Tax credit bill tarnishes national identity, OpEd, Portsmouth Herald, Joe Onosko and Paula Salvio, 3/1/12

posted Mar 1, 2012, 1:01 PM by Bill Duncan
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Tax credit bill tarnishes national identity
By Joe Onosko and Paula Salvio
March 01, 2012 2:00 AM

Our legislators are deliberating over the future of an education tax credit program, House Bill 1607. If passed, it will provide tax benefits to businesses that offer $2,500 scholarship incentives to families who remove their children from public schools and either keep them home or send them to non-public religious or secular schools. Supporters of the tax credit claim that subsidizing students to leave public schools will offer parents greater choice (especially to disadvantaged families) and improve public education through increased competition.

There's no doubt that the rhetoric of school choice can be seductive. Many parents are concerned about the focus on high-stakes testing. Others have serious concerns given their schools are purportedly "failing" based on No Child Left Behind guidelines. It is understandable that these parents look for alternatives or ways to improve the current system. Unfortunately, HB 1607 is not the answer. Any politician who argues that paying families to leave public schools will improve those schools is mistaken. Over time, what this bill will do is destroy New Hampshire's public education system, one that currently ranks in the top five on the most recognized national metric, the National Assessment of Educational Progress.

Here's why the bill is a stealth attack on public education and why it will hurt disadvantaged and middle-class families: When New Hampshire students leave a public school, their adequacy aid follows them out of the school district. Adequacy aid consists of the money the state government gives a school to cover the needs of students. When a student and the student's aid leaves the school, the money reverts to the government and does not return to the school. The loss of adequacy aid obviously drains resources from the school and, as a result, schools are forced to do more with less.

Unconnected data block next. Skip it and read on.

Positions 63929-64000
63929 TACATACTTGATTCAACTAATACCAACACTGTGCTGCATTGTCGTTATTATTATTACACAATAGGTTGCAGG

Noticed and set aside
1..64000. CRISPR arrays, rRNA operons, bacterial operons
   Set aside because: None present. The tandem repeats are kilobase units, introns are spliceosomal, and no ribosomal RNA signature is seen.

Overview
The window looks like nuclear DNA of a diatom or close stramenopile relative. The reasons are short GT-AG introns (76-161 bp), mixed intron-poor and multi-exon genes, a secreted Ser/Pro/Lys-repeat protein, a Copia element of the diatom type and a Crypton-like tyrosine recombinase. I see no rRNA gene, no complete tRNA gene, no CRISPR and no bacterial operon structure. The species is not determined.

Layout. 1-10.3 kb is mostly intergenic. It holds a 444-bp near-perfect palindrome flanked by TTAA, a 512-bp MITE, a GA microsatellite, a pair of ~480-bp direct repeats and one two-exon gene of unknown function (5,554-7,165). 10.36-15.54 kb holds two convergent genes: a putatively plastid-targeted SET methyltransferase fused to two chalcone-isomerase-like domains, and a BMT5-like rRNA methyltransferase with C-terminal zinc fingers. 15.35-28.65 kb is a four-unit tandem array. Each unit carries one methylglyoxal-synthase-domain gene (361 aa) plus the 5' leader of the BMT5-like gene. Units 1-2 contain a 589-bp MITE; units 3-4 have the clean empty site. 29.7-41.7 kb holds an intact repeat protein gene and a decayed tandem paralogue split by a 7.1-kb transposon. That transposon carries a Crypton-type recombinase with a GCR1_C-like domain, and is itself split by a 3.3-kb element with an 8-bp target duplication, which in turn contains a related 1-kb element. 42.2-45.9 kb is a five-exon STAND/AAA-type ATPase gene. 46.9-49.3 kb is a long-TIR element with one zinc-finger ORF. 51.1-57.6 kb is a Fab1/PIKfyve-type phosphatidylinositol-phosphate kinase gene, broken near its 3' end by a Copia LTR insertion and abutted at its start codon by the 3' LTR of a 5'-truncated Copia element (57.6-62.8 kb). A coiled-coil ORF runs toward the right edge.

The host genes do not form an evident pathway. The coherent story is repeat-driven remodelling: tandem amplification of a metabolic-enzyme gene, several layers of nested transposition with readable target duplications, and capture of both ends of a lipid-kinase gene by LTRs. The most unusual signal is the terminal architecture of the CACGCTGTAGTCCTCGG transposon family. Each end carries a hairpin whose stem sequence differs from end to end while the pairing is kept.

A striking example of what could happen when adequacy aid leaves a public school was addressed by state Rep. Marjorie Porter of Hillsborough-Deering in her testimony to the Legislature in January. Rep. Porter pointed out that in a district such as Hillsborough-Deering, which faces a serious rate of homelessness, high poverty and 16.4 percent of students with special needs, the impact of the tax credit could be devastating. In her testimony, Rep. Porter did some simple math for us. If Hillsborough-Deering were to loose 26 students (for example, two each from kindergarten through Grade 12), under the provisions of HB 1607 the district would lose more than $90,000 in state funding; however, the district's overall expenses would remain the same; that is, heat must be paid for, buildings repaired, resources provided and so on. And, of course, students with the greatest educational needs will remain in the district because private schools are less likely to admit them or provide the needed services. (Remember, private schools have none of the accountability requirements of public schools.) As the schools lose money and must do more with less, more parents will look outside the system. Thus the quality of our public schools will fall apart, unless, of course, taxpayers who don't receive the "tax credit" pay more taxes!

If we believe that an equitable, first-rate public education is a right of all children, then we must reject the sales pitch of those who talk of choice, tax breaks, scholarships, competition and school improvement. This pitch is a curve ball that moves us away from one of our nation's most cherished ideals and identities: free public education for all to help ensure equality of opportunity and the development of a citizenry able to preserve our democracy. We must think carefully about the consequences of offering tax credits to business owners who are — in the language of those committed to equality of educational opportunity — laundering public moneys to fund private religious and secular schools.

Joe Onosko of Portsmouth and Paula Salvio of Durham are faculty members of the University of New Hampshire's Department of Education.
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